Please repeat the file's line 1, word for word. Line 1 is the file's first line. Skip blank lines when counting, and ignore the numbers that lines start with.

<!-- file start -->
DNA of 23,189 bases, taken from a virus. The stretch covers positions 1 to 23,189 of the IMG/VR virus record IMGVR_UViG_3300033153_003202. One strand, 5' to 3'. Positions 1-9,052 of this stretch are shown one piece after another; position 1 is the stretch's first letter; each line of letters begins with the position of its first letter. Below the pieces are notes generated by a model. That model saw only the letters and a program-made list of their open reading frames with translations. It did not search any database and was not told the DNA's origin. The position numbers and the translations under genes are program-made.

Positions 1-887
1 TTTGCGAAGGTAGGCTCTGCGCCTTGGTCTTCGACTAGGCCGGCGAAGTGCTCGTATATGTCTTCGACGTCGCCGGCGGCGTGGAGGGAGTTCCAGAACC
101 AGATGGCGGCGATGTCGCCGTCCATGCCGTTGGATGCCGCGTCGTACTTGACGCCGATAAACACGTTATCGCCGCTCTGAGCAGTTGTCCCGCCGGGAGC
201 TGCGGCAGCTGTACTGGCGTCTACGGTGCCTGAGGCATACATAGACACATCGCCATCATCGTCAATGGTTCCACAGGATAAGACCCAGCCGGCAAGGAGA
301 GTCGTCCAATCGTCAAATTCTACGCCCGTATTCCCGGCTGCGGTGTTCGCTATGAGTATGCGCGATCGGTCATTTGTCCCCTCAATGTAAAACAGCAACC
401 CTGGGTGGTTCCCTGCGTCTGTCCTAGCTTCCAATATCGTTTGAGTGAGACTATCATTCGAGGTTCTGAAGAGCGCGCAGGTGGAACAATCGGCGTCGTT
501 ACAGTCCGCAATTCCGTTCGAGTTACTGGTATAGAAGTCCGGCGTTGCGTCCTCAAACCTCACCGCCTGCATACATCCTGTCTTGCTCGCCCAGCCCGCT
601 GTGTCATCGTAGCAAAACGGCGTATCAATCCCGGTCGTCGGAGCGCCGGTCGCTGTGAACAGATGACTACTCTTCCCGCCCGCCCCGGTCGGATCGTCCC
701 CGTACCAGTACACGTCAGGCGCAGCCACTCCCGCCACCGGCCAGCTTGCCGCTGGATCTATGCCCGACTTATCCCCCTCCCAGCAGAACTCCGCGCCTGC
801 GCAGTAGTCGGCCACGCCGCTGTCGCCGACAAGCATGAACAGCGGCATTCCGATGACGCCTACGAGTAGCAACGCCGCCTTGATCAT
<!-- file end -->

DNA of 23,189 bases, taken from a virus. The stretch covers positions 1 to 23,189 of the IMG/VR virus record IMGVR_UViG_3300033153_003202. One strand, 5' to 3'. Positions 1-9,052 of this stretch are shown one piece after another; position 1 is the stretch's first letter; each line of letters begins with the position of its first letter. Below the pieces are notes generated by a model. That model saw only the letters and a program-made list of their open reading frames with translations. It did not search any database and was not told the DNA's origin. The position numbers and the translations under genes are program-made.